In software engineering, developers practice a process called ‘continuous integration’ (CI), which means team members working on a project integrate code into a shared repository on a frequent basis, ideally several times a day. This code is verified and tested automatically so that bugs can be identified quickly and the team build is fast and efficient.
Traditionally, when developers collaborate, individuals take a copy of the current code base from the repository to their machines to work off of before re-submitting to the repository. Several developers may be making copies and submitting changes to the existing code base at the same time. So the code may be added while they are working, along with new libraries, other resources that create dependencies, and potential conflicts. Before each developer can officially submit their changed code to the repository, they must update and test it to reflect all of the changes that were made since they “checked out” the code from the repository and ensure that the code still validates after the updates by others are incorporated. Effective CI ensures changes are regularly reported and merged back into the ‘mainline,’ reducing the risk of integration conflicts and failures when the developer branch is eventually merged back. In addition, good CI will incorporate version control and role-based access. The result is much faster collaborative development with far fewer errors.
Although it originated in software engineering, the CI concept can and should be applied to other industries as well, including publishing. Much as developers alter and update code to create a product, publishers wishing to bring content to market traditionally have numerous authors, editors and other collaborators involved. When this content creation process isn’t properly managed, publishers face many of the same problems that developers not practicing CI would - the number of changes made by different team members and contributors becomes impossible to track, original content gets skewed or lost, and overall time to market is significantly slowed. Traditionally, there will be two separate workflows as well: one for print and one for digital.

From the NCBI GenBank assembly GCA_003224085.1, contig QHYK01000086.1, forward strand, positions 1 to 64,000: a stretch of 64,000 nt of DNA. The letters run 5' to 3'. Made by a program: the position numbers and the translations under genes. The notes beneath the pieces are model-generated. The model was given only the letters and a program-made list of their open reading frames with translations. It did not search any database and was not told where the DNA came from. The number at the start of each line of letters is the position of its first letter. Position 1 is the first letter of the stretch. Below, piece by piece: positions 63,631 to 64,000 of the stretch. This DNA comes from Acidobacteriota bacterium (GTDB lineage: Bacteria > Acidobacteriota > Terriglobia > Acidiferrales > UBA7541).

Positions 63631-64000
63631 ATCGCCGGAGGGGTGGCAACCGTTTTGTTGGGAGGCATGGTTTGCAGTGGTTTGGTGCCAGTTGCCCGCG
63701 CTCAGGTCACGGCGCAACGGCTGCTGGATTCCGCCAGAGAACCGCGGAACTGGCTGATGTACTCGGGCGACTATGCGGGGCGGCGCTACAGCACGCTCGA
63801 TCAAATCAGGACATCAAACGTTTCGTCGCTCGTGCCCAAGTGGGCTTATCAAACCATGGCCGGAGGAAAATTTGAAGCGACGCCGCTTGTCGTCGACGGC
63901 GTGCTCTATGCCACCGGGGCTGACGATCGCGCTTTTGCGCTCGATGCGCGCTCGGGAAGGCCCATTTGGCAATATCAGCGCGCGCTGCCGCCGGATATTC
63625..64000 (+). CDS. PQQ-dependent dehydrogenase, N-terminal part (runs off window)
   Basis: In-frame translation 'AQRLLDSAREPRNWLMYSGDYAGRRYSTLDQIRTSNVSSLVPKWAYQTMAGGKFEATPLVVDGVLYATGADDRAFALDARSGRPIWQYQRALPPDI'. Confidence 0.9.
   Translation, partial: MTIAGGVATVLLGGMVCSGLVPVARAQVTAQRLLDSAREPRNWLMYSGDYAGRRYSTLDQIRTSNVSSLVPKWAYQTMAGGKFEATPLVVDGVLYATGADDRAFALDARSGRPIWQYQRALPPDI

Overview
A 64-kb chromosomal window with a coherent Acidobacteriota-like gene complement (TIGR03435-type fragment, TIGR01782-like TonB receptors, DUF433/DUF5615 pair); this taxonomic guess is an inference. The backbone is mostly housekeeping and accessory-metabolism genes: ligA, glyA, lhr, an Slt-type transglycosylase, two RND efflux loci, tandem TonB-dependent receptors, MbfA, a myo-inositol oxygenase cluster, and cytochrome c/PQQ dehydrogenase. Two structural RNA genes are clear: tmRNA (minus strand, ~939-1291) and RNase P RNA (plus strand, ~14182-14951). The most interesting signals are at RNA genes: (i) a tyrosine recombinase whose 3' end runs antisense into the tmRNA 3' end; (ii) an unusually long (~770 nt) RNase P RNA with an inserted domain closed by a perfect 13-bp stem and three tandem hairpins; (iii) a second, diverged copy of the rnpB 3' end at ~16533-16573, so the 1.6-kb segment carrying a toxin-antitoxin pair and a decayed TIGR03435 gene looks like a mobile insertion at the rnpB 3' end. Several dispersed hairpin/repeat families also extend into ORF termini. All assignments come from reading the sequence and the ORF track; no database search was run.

The GT end-to-end content management platform applies the principles of CI to the content creation process for more efficient and streamlined collaboration for authoring and editing within your organization, ultimately shortening time to market for your publications and saving you money.
A key attribute for achieving this goal is automation. GT’s platform can significantly reduce manual processes used in traditional print and digital content creation to author and edit efficiently. GT currently partners with several major publishers who leverage the automated features of its platform such as real-time collaboration and versioning, mimicking an effective CI model to allow for a lean development process. Using GT’s platform, publishing teams are more agile, drastically reducing production time and costs and eliminating human error.
You might be thinking, why can’t my organization just use versions of a Google doc or other editing tool to collaborate? Well, imagine if a software developer were to have its team develop code on Google docs . . . sure, you can do it, but just because you can, doesn’t mean you should. The advanced features offered by the GT platform deliver significant and obvious value, including:
- Design and Styling: Google docs and similar interfaces are word processors. GT’s platform offers advanced design tools for attractive layouts, text formatting and integrated, dynamic content right out of the box, no coding knowledge required.
- Repurposing: Once content is authored, GT’s platform enables users to easily derive multiple products from the original project via content tagging, child projects, and content reuse, allowing publishers to save time and money, and get more value out of the same content.
- End-to-End Integration: Traditional publishing involves multiple platforms with tools for such tasks as authoring and assessment creation, as well as completely separate workflows for creating and previewing digital and print content. And when it’s time to distribute, there is really NO platform that is device-agnostic. GT seamlessly integrates all of these functionalities in their single platform so publishers can not only streamline the process of developing quality content, but instantly push that content out to any device or to print.
- Distribution: Most collaborative editing tools are for just that - editing. GT holds a patent on a process that combines the creation of digital and print content into one single workflow, drastically reducing time needed to get your content to market with real-time print and digital previews, rapid product prototyping, and multiple export formats so that content can easily be distributed to web, eBooks, mobile, IOS/Android apps and print.
The value of a “CI-type” content creation process to publishers is clear. The ability for multiple collaborators within your organization to author and edit simultaneously coupled with the advanced product features for reuse and distribution outlined above make GT’s platform a superior choice for publishers. Interested in seeing how you can benefit? Click here to schedule a demo with our team to see how we can help you adopt a more efficient end-to-end content creation process.